We are organizing a panel for this year’s AAA meeting in December in Washington, DC. A tentative title is “Unsettling the Trope of Change: Negotiations with ‘Tradition’ among Contemporary Youth.” Papers on this panel will draw on research with youth (broadly defined) to  unsettle the common dichotomy between change and tradition.

Here we provide a sense of our motivation for this panel, but please excuse the unfinished nature of this description — we thought it would be better to not delay any longer in soliciting interest among ACYIG members.

In our research (Bonnie’s in India, Mindy’s in Mexico and the US), we both work with youth and teens who are generally the first generation in their families to attend school and to plan for (or are currently in) higher education. They have grown up with the goal of producing very different adult identities within society than those of their parents. However, we continue to see unexpected continuitieswith “traditional culture”that do not fit with a Euro-American model of individualization in Late Modernity. We see them often prioritize their family roles and maintain a strong sense of familism, despite simultaneously aiming for such modern economic identities that in the West link to the loss of familism.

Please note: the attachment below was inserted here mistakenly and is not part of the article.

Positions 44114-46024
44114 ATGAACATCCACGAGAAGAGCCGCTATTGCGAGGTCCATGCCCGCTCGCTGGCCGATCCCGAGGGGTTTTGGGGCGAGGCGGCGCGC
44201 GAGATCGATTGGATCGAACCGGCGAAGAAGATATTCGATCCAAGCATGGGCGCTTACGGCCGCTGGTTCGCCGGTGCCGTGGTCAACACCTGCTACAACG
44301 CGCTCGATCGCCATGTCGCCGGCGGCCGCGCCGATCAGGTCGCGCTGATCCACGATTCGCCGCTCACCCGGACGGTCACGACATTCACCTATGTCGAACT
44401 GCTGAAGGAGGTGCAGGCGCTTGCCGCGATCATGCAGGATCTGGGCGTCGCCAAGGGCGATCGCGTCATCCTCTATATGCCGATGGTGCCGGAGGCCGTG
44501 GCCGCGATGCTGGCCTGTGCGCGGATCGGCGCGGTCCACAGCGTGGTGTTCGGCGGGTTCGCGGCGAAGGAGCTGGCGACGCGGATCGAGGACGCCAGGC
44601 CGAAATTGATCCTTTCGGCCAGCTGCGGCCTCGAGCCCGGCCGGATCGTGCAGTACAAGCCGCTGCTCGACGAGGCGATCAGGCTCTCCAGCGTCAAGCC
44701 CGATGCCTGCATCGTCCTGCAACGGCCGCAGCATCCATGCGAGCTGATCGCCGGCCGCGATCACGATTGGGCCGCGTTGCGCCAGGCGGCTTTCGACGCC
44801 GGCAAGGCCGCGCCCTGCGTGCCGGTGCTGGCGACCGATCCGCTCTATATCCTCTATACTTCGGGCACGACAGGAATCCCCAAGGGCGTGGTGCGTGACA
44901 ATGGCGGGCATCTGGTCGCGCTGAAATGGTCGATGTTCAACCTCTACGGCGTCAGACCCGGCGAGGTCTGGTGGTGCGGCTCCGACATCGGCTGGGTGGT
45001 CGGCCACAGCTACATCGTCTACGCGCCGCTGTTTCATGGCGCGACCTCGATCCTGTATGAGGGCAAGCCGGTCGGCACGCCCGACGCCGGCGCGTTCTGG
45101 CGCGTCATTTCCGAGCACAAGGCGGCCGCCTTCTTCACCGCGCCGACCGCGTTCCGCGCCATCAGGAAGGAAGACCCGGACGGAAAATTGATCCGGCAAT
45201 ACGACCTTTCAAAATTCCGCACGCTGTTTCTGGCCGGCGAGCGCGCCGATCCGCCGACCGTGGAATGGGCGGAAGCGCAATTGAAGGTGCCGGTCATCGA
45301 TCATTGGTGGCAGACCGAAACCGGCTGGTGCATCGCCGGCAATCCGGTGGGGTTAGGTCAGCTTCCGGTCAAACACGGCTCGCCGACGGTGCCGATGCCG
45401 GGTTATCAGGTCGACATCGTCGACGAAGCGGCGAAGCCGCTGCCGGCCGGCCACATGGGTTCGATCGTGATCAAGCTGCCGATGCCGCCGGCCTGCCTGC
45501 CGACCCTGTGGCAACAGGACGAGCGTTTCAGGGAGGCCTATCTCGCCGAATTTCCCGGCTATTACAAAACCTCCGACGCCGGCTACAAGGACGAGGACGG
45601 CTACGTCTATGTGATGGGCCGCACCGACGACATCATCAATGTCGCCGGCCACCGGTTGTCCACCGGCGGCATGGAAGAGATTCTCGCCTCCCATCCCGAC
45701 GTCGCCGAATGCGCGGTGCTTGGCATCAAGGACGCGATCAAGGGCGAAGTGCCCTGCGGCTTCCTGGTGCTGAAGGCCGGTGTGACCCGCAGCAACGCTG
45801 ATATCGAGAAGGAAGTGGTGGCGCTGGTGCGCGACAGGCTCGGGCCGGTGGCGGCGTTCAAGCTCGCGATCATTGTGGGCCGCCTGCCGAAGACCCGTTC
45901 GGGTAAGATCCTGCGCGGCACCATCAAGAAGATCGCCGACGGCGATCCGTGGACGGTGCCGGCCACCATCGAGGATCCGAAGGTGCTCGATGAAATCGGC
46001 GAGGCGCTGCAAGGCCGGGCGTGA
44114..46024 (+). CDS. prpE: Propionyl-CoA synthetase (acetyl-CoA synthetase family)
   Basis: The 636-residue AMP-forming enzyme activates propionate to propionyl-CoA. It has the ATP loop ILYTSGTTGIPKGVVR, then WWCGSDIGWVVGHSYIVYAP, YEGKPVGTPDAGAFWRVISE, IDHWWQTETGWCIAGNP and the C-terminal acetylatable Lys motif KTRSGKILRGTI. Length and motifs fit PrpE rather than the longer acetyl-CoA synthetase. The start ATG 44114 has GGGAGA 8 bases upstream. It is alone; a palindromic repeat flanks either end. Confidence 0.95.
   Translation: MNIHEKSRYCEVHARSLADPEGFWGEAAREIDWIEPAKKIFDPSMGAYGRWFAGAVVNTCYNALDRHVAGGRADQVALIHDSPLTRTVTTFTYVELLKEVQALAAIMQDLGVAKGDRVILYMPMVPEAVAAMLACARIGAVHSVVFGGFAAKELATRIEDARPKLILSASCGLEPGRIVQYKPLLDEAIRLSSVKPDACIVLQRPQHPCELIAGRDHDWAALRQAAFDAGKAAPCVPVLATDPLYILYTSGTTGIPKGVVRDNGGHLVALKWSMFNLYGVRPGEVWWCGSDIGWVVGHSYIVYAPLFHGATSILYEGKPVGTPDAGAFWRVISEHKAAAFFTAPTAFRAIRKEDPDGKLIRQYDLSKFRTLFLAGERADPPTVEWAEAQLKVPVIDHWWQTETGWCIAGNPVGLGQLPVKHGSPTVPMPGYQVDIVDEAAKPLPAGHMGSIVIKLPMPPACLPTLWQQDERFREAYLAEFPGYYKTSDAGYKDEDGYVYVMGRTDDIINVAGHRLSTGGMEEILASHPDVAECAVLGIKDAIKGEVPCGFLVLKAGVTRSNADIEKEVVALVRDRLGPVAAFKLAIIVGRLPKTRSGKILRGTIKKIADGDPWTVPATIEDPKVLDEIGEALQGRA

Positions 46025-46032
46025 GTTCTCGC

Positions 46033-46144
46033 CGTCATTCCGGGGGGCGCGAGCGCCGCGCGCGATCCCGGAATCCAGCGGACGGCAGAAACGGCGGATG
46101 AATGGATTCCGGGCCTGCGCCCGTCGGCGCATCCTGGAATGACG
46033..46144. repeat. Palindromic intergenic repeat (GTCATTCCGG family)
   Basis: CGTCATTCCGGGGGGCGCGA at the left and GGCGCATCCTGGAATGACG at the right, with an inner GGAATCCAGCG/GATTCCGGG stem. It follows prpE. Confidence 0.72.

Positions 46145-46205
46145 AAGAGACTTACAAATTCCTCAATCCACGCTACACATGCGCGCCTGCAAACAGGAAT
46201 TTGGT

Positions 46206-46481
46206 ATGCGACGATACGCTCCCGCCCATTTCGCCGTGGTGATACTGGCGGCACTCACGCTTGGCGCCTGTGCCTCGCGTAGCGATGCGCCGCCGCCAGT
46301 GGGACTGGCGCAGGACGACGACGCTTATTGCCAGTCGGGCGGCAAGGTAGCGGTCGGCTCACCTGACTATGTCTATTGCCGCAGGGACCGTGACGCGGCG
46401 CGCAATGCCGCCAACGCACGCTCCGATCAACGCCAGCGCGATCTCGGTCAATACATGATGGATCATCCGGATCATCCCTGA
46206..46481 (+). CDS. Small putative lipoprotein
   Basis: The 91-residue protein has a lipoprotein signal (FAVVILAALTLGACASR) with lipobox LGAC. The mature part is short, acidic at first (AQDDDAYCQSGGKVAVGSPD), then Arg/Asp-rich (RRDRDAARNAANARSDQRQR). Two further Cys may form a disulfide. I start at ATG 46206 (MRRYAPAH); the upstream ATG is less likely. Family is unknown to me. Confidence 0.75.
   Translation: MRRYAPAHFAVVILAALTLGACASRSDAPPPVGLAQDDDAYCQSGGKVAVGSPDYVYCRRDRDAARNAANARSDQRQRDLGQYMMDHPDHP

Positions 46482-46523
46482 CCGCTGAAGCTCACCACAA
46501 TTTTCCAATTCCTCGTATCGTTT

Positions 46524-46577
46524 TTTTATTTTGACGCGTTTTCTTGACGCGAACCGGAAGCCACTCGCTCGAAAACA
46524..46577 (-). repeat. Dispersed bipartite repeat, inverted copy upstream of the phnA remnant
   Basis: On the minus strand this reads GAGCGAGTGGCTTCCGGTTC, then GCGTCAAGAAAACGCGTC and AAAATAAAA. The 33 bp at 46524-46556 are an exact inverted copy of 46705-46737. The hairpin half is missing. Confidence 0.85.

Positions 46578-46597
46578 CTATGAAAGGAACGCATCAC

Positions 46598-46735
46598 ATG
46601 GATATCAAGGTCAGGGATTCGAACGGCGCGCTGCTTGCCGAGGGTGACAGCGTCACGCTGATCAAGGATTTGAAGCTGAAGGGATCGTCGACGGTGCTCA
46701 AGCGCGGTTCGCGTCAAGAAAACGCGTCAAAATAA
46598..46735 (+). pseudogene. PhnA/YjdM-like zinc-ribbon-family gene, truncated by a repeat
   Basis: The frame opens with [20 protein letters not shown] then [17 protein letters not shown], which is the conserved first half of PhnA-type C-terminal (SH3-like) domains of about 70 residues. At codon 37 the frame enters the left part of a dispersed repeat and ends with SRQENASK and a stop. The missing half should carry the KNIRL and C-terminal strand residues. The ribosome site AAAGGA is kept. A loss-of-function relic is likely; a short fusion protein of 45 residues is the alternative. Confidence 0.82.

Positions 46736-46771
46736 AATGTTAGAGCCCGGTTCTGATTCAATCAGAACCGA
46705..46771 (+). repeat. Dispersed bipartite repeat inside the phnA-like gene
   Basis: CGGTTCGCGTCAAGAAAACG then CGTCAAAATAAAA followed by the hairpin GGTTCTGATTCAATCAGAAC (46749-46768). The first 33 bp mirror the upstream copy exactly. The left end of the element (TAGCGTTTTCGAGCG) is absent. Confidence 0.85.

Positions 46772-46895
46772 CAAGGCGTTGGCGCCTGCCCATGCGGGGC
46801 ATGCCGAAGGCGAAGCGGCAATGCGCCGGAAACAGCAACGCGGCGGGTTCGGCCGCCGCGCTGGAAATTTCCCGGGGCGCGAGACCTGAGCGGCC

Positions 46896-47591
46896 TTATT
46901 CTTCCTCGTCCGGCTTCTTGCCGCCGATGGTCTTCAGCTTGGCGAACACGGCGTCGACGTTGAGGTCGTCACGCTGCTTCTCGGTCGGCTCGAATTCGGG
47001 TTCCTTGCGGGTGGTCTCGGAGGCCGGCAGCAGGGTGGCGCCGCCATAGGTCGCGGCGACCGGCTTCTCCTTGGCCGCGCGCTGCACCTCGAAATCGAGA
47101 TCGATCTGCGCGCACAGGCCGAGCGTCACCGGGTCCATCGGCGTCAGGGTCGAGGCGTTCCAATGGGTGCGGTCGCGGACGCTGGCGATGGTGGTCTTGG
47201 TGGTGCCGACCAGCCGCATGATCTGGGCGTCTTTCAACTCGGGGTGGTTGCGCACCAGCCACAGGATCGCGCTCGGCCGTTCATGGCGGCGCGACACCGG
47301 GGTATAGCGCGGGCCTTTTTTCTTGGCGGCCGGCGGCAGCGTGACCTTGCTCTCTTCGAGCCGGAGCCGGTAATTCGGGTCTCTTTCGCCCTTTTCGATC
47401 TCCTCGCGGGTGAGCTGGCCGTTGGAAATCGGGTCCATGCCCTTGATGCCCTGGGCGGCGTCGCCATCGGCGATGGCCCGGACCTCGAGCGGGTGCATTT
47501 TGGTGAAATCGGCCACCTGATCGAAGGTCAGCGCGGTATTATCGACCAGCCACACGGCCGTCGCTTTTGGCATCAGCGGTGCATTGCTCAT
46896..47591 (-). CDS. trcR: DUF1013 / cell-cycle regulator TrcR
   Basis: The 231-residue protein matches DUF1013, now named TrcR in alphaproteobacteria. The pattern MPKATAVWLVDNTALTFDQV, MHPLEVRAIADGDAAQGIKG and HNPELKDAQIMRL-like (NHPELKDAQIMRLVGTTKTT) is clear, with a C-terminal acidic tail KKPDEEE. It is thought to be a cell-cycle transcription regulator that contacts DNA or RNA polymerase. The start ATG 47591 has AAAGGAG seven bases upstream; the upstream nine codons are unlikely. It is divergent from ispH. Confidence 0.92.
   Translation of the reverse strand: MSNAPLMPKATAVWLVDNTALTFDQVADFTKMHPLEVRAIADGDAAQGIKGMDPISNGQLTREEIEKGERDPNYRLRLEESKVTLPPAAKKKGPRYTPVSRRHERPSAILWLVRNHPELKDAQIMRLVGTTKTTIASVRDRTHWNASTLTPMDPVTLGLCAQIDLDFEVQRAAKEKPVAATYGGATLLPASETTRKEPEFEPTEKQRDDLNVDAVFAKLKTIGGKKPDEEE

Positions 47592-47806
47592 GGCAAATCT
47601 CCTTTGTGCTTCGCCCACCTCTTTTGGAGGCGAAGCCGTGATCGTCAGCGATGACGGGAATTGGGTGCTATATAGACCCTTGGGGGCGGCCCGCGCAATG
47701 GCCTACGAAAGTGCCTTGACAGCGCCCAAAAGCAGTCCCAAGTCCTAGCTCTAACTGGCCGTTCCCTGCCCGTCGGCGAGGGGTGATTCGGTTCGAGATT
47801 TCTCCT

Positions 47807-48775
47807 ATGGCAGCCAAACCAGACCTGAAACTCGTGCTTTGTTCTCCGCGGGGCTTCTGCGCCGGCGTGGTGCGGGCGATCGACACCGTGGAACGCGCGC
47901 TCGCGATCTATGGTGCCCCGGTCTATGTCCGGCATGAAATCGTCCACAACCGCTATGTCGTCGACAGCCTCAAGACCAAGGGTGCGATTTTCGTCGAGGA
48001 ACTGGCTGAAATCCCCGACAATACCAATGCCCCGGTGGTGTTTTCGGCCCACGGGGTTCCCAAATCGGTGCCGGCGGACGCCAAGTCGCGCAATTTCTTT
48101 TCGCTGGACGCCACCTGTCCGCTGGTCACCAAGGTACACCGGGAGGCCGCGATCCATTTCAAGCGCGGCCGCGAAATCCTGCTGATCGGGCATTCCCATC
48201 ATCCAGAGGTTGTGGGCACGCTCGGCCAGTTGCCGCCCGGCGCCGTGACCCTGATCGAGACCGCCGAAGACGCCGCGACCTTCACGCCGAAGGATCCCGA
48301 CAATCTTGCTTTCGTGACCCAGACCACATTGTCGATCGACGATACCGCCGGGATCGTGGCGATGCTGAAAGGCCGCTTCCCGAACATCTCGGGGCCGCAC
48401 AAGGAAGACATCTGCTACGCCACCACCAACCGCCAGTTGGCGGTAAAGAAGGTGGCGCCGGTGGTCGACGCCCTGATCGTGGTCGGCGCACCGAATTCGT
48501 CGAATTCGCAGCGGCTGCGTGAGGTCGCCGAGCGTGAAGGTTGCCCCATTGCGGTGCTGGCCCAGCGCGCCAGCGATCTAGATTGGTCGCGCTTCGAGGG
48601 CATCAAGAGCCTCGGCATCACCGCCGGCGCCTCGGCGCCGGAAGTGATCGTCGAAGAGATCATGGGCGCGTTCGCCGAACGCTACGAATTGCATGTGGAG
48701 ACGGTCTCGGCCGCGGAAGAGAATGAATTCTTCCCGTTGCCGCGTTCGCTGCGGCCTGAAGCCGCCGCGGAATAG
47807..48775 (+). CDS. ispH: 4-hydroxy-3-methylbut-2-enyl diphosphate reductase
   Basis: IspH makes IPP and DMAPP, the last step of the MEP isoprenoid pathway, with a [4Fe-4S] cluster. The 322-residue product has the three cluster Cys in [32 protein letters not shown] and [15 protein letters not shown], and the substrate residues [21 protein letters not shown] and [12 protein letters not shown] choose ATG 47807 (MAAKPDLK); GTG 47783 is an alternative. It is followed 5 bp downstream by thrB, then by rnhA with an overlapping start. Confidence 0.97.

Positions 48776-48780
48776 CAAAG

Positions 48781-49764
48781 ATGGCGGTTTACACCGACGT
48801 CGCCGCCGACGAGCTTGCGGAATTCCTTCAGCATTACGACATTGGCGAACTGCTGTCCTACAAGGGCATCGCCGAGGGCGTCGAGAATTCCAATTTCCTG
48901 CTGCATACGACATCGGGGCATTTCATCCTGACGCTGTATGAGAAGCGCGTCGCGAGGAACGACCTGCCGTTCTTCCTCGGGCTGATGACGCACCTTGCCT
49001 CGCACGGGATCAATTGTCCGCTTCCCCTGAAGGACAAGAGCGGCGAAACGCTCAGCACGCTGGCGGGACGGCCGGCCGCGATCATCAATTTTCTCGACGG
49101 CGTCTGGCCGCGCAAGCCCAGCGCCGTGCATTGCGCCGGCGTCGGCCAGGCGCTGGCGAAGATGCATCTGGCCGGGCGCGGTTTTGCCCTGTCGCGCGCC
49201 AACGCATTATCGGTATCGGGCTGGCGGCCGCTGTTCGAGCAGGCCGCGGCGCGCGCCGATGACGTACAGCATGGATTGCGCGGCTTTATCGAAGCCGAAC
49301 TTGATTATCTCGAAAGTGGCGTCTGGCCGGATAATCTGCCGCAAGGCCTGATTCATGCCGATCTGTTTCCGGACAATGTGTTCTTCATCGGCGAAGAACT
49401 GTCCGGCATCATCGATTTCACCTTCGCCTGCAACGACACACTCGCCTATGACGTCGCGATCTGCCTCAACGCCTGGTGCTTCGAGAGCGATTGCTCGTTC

While we tend to situate our own research within a context of social change, we realize that we need to unsettle this anthropological trope to enable a more nuanced understanding of growing up, in order to theorize how young people embrace these seemingly conflicting local and global ideals for personhood.

Please let us know as soon as possible if you are interested in joining our panel (email: We will need abstracts by the end of March, but need to hear from you soon if you are thinking about submitting with us so that we can plan accordingly.

Thank you for your interest!

Bonnie Richard (UCLA) & Mindy Steinberg (UCLA